When they were all ready, they arrived in line, side to side, from behind the grand stand and began the race.
The engines are very loud, but also very smooth to hear. It’s like a mix between a roar and a storm. Hearing it gives you butterflies in the stomach.
After a few turns, there happened to be more room between the planes. However, some remained wing-in-wing, fighting furiously for a place closer to the first. They all managed their energy in the finest way, descending slightly in the final straight line and staying only few feet above the ground, in order to be the fastest when crossing the finish line.
For the Air Races, Reno Stead used the Southern runway, making the take-offs and landings west or east. The start of the race was on the eastern side, continuing counter-clockwise to the North. Therefore, the planes came back on the left side of the spectators.
It was perhaps their fifth or sixth lap. The Galloping Ghost was in the wing of the Rare Bear.
Few moments later, Rare Bear made its pass in front of us. I hadn’t really followed which aircraft was doing what, so it didn’t appear strange to me that the second aircraft was not here.
Right before the last turn before the finish line, on the left side of the public, the Galloping Ghost had suddenly nosed up. After climbing a few hundred meters, it then made a stall turn and banked to the left while descending. Its slope became less pronounced as it flew towards the ground, directly to the grand stand.
Only at this moment, people seating there noticed the low roar of the enormous Packard V12 engine. It was very surprising to hear it coming from the left behind. You couldn’t fear anything, it was just heavily surprising to see this happening. I think that the best word to describe the reactions is that people were completely stunned. Nobody told anything or screamed.
Not all people had noticed the plane incoming from behind and there not really much to do. I remember that my own reaction was to think that I had unfortunately no time to take a better objective for my camera. At this moment, I had my cheap Tamron 70-300 mm on, which would be anyway far too slow to have a good aim or focus. Then I watched the exit and noticed that it was on the bottom of the grand stand. I had no time to run there, and anyway, it was even close to the probable crash point. Thus I just stayed here, seating on my place, watching. During a few milliseconds, which seemingly lasted minutes, the nose of the aircraft was exactly pointed towards me. It occured to me only later that the catastrophe may have been really major if it hadn’t turned as much as it did. Many people can consider their luck today.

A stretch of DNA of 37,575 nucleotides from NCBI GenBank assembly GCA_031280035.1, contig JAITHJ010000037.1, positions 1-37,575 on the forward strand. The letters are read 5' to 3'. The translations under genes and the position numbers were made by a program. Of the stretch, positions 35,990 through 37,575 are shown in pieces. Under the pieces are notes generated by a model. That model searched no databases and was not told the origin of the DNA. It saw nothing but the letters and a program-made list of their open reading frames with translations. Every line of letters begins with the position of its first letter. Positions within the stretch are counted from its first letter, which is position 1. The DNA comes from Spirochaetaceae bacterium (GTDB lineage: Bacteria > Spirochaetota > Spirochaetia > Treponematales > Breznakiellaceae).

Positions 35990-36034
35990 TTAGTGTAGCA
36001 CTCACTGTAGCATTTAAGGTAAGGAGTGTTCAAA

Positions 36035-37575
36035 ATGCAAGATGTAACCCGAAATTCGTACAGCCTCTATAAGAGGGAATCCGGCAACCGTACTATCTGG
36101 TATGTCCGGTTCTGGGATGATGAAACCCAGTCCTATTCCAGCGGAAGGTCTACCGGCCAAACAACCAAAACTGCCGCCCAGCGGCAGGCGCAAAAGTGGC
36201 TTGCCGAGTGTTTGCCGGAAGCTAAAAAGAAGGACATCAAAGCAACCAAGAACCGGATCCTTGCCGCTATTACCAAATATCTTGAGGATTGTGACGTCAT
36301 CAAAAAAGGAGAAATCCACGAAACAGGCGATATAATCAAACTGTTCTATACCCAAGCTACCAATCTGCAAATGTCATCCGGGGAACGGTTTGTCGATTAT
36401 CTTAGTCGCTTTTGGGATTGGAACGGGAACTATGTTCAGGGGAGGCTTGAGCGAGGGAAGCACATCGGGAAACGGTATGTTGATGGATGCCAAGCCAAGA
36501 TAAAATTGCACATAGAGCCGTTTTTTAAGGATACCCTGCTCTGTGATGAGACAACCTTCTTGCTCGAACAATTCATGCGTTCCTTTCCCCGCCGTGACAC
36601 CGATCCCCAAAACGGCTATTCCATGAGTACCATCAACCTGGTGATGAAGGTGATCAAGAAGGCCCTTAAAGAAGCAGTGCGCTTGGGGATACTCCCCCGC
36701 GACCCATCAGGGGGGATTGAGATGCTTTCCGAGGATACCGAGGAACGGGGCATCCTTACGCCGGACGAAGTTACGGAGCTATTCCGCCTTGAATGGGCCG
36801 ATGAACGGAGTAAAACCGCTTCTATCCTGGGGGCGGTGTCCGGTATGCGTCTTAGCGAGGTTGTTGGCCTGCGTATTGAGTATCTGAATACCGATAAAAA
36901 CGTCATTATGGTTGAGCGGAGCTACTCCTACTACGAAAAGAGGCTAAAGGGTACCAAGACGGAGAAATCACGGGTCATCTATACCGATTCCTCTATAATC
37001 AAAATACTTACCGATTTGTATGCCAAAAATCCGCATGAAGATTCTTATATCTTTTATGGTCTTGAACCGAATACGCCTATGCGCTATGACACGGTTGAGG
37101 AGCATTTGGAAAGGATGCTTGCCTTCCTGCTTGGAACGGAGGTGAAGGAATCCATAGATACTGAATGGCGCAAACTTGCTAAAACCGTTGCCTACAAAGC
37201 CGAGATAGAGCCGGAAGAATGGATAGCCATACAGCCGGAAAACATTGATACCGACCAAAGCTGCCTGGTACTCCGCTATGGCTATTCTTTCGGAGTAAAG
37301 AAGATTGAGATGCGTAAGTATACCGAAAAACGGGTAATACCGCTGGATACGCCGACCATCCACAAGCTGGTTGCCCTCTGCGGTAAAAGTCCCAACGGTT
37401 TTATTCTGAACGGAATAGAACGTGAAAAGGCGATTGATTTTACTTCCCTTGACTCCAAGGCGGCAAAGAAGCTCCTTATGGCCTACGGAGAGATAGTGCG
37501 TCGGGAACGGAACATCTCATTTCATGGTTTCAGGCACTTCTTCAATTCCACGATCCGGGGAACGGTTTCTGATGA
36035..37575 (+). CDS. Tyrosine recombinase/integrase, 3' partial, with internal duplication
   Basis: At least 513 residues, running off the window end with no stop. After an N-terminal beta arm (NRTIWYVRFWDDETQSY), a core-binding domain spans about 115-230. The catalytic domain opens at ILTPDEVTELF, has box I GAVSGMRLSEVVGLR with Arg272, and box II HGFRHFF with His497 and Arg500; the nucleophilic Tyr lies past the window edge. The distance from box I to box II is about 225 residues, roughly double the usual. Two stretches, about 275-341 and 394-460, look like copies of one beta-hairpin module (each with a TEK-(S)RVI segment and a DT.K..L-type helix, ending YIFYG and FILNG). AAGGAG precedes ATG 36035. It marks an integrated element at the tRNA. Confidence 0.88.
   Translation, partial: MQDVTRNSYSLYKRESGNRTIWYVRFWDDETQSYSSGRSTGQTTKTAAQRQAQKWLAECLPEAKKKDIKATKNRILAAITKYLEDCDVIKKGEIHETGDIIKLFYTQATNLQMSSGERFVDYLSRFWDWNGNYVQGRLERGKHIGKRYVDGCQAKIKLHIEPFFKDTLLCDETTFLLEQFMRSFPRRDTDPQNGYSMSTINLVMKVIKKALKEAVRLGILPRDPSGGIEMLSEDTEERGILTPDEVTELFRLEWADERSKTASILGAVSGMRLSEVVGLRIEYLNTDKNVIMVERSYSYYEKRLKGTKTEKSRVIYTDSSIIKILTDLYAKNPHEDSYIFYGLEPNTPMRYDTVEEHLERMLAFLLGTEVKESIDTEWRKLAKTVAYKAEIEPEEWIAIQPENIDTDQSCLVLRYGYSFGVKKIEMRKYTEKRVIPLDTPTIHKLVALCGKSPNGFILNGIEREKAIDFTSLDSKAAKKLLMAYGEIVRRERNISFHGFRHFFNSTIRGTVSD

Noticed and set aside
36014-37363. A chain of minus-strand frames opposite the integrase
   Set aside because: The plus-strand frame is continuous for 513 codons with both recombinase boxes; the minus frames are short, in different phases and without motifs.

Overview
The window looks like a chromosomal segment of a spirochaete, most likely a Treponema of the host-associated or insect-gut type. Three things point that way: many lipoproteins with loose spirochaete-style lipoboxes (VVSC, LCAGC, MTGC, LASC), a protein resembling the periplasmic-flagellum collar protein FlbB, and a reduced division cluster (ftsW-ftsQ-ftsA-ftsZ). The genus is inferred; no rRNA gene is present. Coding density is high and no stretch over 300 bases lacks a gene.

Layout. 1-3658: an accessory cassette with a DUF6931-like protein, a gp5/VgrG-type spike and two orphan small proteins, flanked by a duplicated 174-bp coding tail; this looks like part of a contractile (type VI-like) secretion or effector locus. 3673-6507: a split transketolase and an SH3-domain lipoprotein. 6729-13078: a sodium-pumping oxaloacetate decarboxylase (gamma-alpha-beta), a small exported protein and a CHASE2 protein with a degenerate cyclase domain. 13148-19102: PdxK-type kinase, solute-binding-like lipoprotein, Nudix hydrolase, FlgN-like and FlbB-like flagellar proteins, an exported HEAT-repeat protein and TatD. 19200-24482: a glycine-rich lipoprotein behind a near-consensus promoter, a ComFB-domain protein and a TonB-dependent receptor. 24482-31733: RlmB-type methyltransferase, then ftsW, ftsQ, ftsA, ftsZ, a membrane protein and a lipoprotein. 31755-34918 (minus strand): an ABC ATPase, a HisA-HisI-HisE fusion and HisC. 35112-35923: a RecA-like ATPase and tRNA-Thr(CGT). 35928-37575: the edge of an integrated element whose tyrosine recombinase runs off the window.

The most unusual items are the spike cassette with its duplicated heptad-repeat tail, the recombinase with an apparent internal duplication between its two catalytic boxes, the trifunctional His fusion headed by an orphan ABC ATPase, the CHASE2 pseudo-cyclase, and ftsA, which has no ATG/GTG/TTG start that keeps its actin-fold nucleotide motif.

I learned later, seeing photos, that the pilot was completely unconscious and the plane was currently not under control.
The impact point was in front of me, slightly to the right. There were 3 rows of group boxes installed on the ground, just in front of the grand stand; the plane hit the second line of seats.
No flames, no Hollywood effect, only a big dull and dusty explosion, leaving the engine alone finish its life farther after a few bounces.
The scene was stunning, but the speaker has been really impressive: despite the fact that he stood only a few meters close to the impact point, he continued to speak and to request people to remain quiet. He has been very professional and I must warmly congratulate him for that. Thanks to him, there may have very less (or no) casualties due to a possible crowd panic.
A weak point, however, was the big lack of helicopters. All the firemen were already there, because it is an airport with intense activity. On the contrary, only 2 or 3 helicopters were seen. A Bell huey transported wounded people to the hospital and a Bell OH-58A of the Sheriff was circling above. (While writing this article, I am noticing that the N1032F designation was previously given to a McDonnell-DouglasDC-10 which crashed during take-off in New York)
I think that a few more helicopters may have helped supporting the emergency forces, perhaps bringing casualties faster to the hospital.
I will not insert videos here, as there are already a plenty available on the internet.
For the anniversary of the accident, my thoughts go to the wounded and those who met the end of their life. For all others, you have to be careful when you are next to planes!